The country that we traversed and scouted is one that devours its settlers. All the people that we saw in it are of great size; there—the Anakites (Giant Ones) are part of the Nephilim—we looked like grasshoppers to ourselves, and so we must have looked to them. (Num. 13:32-33)
The truth? Windmills there be. Strong ones. Cervantes was right. So were the scouts: the legal/cultural landscape of America has devoured countless people whose only mistake was thinking the ground here was safe. But the giants are of our own making. We are not grasshoppers, helpless and insignificant. There are those like Ruth Messinger, Rabbi Tarfon, and Miguel de Cervantes Saavedra who echo their spiritual biblical ancestor Calev, the son of Yefuneh, who
…hushed the people before Moses and said, ‘Let us by all means go up, and we shall gain possession of it, for we shall overcome.’ (Num. 13:30)
We must rise to our full sizes and reclaim our places alongside our brave children, who are wiser regarding this ongoing tragedy than any of the adults ostensibly responsible for their well-being. We shall overcome. We must.
It might strike you as strange to imagine Cervantes’ man from La Mancha davening mincha, but the humble character also known as Hidalgo Don Quixote models the life described by Rabbi Joseph Soleveitchik in his Lonely Man of Faith:
[The] contemporary man of faith… looks upon himself as a stranger in modern society, which is technically minded [and] self-centered…What can a man of faith like myself, living by a doctrine which has no technical potential, by a law which cannot be tested in the laboratory, steadfast in his loyalty to an eschatological vision whose fulfillment cannot be predicted with any degree of probability, let alone certainty, even by the most complex, advanced mathematical calculations–what can such a man say to a functional, utilitarian society which is saeculum-oriented and whose practical reasons of the mind have long ago supplanted the sensitive reasons of the heart?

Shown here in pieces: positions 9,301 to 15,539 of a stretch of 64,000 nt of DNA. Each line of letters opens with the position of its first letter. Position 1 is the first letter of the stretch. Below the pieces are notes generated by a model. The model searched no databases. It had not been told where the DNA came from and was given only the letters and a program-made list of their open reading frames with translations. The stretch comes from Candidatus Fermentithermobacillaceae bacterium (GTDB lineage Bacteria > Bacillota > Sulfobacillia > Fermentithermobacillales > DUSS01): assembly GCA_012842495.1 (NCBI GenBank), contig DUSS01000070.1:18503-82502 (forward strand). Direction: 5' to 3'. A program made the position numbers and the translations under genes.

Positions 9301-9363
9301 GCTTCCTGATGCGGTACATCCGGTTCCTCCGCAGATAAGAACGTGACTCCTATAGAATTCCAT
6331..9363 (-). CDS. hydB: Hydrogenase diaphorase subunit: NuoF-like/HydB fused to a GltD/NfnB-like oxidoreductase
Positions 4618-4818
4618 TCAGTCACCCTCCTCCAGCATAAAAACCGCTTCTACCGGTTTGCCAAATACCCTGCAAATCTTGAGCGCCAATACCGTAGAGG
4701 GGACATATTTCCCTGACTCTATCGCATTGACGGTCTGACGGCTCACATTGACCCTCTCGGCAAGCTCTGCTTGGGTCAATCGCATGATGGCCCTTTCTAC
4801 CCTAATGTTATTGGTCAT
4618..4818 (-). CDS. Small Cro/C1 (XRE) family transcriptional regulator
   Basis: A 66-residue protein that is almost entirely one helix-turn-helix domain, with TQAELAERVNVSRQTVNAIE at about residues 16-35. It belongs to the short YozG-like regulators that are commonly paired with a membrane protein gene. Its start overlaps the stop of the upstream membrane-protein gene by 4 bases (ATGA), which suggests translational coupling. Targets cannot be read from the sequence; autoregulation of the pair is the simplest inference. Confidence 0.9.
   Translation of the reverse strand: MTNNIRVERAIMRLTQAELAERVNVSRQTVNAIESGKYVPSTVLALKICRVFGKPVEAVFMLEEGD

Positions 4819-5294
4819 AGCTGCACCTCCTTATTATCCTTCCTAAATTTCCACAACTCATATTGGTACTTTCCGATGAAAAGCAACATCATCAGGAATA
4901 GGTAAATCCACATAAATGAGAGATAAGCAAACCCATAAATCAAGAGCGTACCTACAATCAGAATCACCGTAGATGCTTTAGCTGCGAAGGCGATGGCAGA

May we hear Cervantes’/Quixote’s prophetic response, whose translation from the original Spanish might also have been a prophetic channeling intended for our all-too-adjusted modern ears:
When life itself seems lunatic, who knows where madness lies? Perhaps to be too practical is madness. To surrender dreams — this may be madness. Too much sanity may be madness — and maddest of all: to see life as it is, and not as it should be!
One final word from a fellow prophetic voice to those already invoked. Rabbi Abraham Joshua Heschel is often quoted but just as often paradoxically considered an iconoclast who somehow also represented the entire Jewish community. The truth is, as usual, more complicated. He led by example, and some of his contemporaries did too. Today, more are willing to march, to partner, to engage. May we hear his clarion call as a communal mandate to not become, to never become numb. In one of the final interviews Heschel gave before his death, he articulated an essential commitment we must internalize for the sakes of our children:
When I see an act of evil, I’m not accommodated. I don’t accommodate myself to the violence that goes on everywhere; I’m still surprised. That’s why I’m against it. We must learn how to be surprised. Not to adjust ourselves.